The reasons for the inflation rate are manifold, including supply chain issues, price hikes to reflect pandemic-related losses, high demand for specific goods and services coupled with labor shortages , as well as an increase in the VAT rate, after it was temporarily reduced to help businesses last year.
The most shocking rises are in heating, gasoline, diesel, electricity and oil – which, according to the consumer price index, rose by an average of 18.3%, but in some cases as much as at 50%.
On the grocery bill, consumers pay about 6% more, but with big differences between products. Potatoes are the big surprise, with an increase of around 43% over one year, mainly due to poor weather conditions. Other foodstuffs such as tomatoes, lettuce, milk, lettuce, onions and eggs saw considerable price increases of between 5% and 20%.
In general, prices for imports to Germany have risen by around 21% – the biggest increase since 1980 – mainly due to supply chain problems linked to the pandemic.
While wages are also set to rise, with unions insisting on appropriate increases, low-income families are the hardest hit. Despite a 20% increase in the minimum wage, many are unlikely to feel enough relief to be able to offset the rising cost of living.
Kate Connolly in Berlin
For a commodity-based economy, Australia faces a tougher battle than most to maintain a price cap.
Consumer inflation accelerated at the end of 2021 to 3.5%, while the underlying rate monitored by the central bank – Reserve Bank of Australia (RBA) – reached its highest level since mid-2014 at 2.6%. Record fuel prices were a factor.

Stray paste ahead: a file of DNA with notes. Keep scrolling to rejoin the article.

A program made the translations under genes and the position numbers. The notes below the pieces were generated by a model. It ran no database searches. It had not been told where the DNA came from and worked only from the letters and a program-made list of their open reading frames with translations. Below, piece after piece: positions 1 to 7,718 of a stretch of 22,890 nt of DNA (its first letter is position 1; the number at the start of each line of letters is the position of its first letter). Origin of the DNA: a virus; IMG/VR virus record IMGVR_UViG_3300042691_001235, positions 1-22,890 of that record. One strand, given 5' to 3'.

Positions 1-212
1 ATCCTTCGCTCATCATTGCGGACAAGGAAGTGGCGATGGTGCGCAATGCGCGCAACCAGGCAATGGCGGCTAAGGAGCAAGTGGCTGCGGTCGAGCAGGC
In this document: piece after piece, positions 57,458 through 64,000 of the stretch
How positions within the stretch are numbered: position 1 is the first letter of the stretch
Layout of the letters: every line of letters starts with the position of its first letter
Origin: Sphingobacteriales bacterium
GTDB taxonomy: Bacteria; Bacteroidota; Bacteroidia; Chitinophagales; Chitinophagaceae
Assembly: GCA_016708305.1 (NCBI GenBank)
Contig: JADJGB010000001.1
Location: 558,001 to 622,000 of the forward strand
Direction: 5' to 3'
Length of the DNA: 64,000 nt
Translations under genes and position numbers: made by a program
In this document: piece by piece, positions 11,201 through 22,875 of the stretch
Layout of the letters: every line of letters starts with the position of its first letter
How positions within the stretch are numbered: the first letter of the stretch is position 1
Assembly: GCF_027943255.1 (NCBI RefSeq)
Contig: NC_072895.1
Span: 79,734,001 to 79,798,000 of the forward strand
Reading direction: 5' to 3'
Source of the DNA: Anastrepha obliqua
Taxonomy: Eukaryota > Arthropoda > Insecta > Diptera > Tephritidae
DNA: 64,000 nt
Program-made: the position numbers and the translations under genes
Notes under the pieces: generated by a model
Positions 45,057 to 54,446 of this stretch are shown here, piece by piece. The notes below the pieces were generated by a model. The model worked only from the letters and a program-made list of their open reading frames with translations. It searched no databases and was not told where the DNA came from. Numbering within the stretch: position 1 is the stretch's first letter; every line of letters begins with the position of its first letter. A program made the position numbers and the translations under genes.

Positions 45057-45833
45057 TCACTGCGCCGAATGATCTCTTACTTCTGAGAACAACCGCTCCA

The RBA’s monk failure to resist lifting the official exchange rate from its all-time high of 0.1% until wages begin to rise by at least 3% a year will be in the spotlight. financial markets already anticipates the first rate hike by June. By next February, the rate could reach 1.25%, futures indicate.
Postponing the rate hike until June would at least avoid embarrassment for the federal government, which must hold national elections on or before May 21.
Private economists are less hawkish but doubt the RBA can wait beyond August. One question to watch is whether the unemployment rate drops below 4%, which would be the lowest since 1974, although there are many reasons why wage growth may remain limited, including the position of relatively weak labor bargaining. Peter Hannam in Sydney
The global wave of inflation has brought Pakistan to its knees. The rate soared to 13% in January as the national currency, the rupee, devalued rapidly.
Food prices soared 17%, leaving low- and middle-income families, who were already spending half their income on food, struggling to cope. The country recently saw a 5% rise in the price of potatoes, a 4.5% rise in the price of chicken and a 2.5% rise in the cost of bananas. The price of cooking oil has increased by 27% over the past three years and sugar is now more expensive than fuel. In January, for the first time in Pakistan’s history, petrol reached 150 rupees per liter (63 pence), a rise of around 40%.
Local political decisions have compounded global pressures. The government has agreed cost-cutting measures with the International Monetary Fund (IMF) to secure a $6 billion bailout, which includes petrol levies, higher energy tariffs and higher taxes. The cost of electricity in Pakistan is already double that of its neighbors India and Bangladesh.
Amid mass discontent and anger at the now unaffordable cost of living, Prime Minister Imran Khan recently said the impact of inflation was “keeping me awake at night”, but insisted on the that it was a “global phenomenon”. A protest march against inflation is currently planned by the political opposition.
Hannah Ellis-Petersen in Delhi